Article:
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7 hours ago, Brad Dorsey said:

That's the whole point of a timed competition.  If two people produced bridges of equal quality, but one did it in half the time it took the other, you would have a clear winner.

Of course a timed competition would be a lot harder to manage, even without the plague.  You would either need everyone carving bridges together in one room monitored by a time keeper, or you would have to trust the entrants' self-reported times. 

Were it done live, one would also need to check everyone's pockets, purses, hair, shoes, and underpants for previously completed switcheroo bridges. Any volunteers? :lol:

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18 hours ago, Brad Dorsey said:

Time is a factor in many competitions.  How about one where half the score is based on time and half is based on the bridge that is produced?  Or one where there is a time limit -- maybe an hour?

Funny... When I've shown my work for feedback, I've never been asked how long it took... 

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The focus for me like the violinbridges project and the book, sry jacob, is promoting and celebrating the art of cutting bridges.  To highlight our work, training and the excellence we strive to produce.

So much of what we do is lost on the general public. But every one of us who has cut a number of bridges will know great work when we see it and will appreciate the effort, training and skill it would have taken to produce that.

Not for everybody but for those it is 

Deadline is in August.

Working on finalising the webinars which will be Bridge Tuning, Bridge Engineering, Bridge Cutting and Bridge Manufacturing. 

Looking forward to it.

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  • 2 weeks later...
On 2/16/2021 at 3:24 AM, violinbridges said:

Very Pleased to announce that registrations are now open for

THE INTERNATIONAL VIOLIN BRIDGE COMPETITION 2021.

A wonderful opportunity to celebrate and promote your work on a global stage..

Please share amongst your networks.

www.violinbridges.co.uk

ivbc_gold_sm.jpg

I'm a firm believer that a properly made bridge makes all the difference in the sound of the instrument.  I purchased a violin once that had a very ornate bridge.  Lots of work went into carving it.  But in terms of practicality, it was a HORRIBLE bridge.  It looked nice but didn't help improve the sound of the instrument at all.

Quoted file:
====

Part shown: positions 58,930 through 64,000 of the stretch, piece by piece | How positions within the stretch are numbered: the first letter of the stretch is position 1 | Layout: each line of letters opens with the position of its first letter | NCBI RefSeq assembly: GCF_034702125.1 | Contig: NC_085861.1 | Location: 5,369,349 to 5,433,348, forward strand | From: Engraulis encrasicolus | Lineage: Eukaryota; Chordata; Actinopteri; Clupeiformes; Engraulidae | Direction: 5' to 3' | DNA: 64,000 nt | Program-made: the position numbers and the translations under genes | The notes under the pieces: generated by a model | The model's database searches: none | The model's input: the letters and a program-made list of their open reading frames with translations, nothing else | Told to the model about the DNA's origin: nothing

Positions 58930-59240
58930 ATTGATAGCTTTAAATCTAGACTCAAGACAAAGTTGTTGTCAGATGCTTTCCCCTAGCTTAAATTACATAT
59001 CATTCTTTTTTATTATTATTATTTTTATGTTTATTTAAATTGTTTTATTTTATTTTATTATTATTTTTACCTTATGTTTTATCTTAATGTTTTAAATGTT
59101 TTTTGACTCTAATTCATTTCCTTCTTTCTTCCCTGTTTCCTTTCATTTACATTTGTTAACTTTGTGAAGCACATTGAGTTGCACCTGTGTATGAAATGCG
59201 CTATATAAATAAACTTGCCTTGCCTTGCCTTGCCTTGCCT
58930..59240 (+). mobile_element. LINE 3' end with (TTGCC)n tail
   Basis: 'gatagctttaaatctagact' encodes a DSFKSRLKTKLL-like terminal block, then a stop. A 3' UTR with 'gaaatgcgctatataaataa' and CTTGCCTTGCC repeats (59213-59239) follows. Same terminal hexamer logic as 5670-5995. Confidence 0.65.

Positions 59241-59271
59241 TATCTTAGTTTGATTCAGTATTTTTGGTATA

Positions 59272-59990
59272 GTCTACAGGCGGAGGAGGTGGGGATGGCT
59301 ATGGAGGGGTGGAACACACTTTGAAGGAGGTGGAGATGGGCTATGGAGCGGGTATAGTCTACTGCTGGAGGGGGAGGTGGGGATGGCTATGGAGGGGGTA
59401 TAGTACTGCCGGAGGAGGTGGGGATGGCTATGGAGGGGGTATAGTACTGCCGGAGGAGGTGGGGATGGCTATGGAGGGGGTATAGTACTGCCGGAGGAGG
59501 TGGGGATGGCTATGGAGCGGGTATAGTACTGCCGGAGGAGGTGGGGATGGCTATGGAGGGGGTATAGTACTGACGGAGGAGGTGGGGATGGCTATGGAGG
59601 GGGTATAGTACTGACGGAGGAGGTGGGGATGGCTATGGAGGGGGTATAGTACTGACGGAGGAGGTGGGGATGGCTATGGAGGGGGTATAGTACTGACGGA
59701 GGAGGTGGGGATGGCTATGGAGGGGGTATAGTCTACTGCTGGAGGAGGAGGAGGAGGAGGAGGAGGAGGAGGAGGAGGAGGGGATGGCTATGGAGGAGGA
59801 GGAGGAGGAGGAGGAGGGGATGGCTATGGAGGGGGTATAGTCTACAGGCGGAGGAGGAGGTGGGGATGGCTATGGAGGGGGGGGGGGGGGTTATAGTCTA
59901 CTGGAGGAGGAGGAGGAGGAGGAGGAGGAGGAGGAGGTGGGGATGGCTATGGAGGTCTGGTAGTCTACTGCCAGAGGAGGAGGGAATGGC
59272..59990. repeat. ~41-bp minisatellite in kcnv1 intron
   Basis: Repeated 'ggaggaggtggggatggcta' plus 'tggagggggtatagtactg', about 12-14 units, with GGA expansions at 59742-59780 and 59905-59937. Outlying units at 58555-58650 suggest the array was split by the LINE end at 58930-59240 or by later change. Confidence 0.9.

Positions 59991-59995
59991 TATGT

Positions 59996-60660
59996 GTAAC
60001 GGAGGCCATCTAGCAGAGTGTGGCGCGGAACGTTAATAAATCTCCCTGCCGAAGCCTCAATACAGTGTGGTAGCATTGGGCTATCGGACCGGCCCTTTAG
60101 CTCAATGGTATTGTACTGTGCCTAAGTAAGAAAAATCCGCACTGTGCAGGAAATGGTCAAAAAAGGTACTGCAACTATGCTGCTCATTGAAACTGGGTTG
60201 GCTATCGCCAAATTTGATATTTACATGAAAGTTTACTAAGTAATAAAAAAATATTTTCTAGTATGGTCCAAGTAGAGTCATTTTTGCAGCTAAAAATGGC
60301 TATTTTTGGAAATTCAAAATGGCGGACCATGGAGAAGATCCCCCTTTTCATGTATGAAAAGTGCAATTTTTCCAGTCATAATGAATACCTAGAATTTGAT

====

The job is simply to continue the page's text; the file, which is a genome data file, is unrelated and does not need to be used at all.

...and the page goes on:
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3 hours ago, ShadowStrad said:

I'm a firm believer that a properly made bridge makes all the difference in the sound of the instrument.  I purchased a violin once that had a very ornate bridge.  Lots of work went into carving it.  But in terms of practicality, it was a HORRIBLE bridge.  It looked nice but didn't help improve the sound of the instrument at all.  

So..., a rhetorical question...  how do you know that it was a subsequent bridge, and not the attention to adjustment which the maker of that bridge put into insuring the instrument worked well after the new bridge was made, that was the reason for perceived improvement?

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22 hours ago, Mark Norfleet said:

So..., a rhetorical question...  how do you know that it was a subsequent bridge, and not the attention to adjustment which the maker of that bridge put into insuring the instrument worked well after the new bridge was made, that was the reason for perceived improvement?

I don't believe the ornate bridge that came with the violin allowed the bridge to "twist" when the violin was being played.  There was simply too much wood left on the bridge.  So in a bridge contest, it would do well on "looks" but as a practical matter, it should be judged a dud.  Let's assume a violin maker makes four violins a year.  That's four bridges a year, certainly not a lot of practice making bridges.  But a luthier who spends a lot of time not making instruments but repairing them for the symphony (for example), this luthier has a lot more practice making bridges and if done correctly, will have a steady stream of businesses repairing instruments and making bridges.  

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On 2/16/2021 at 5:07 PM, David Burgess said:

I haven't stamped my bridges for about 30 years now, after I arrived at the notion that this was an expression of vanity, or advertising, not dissimilar to placing a repair label in a fiddle. 

So are you virtue signalling your modesty?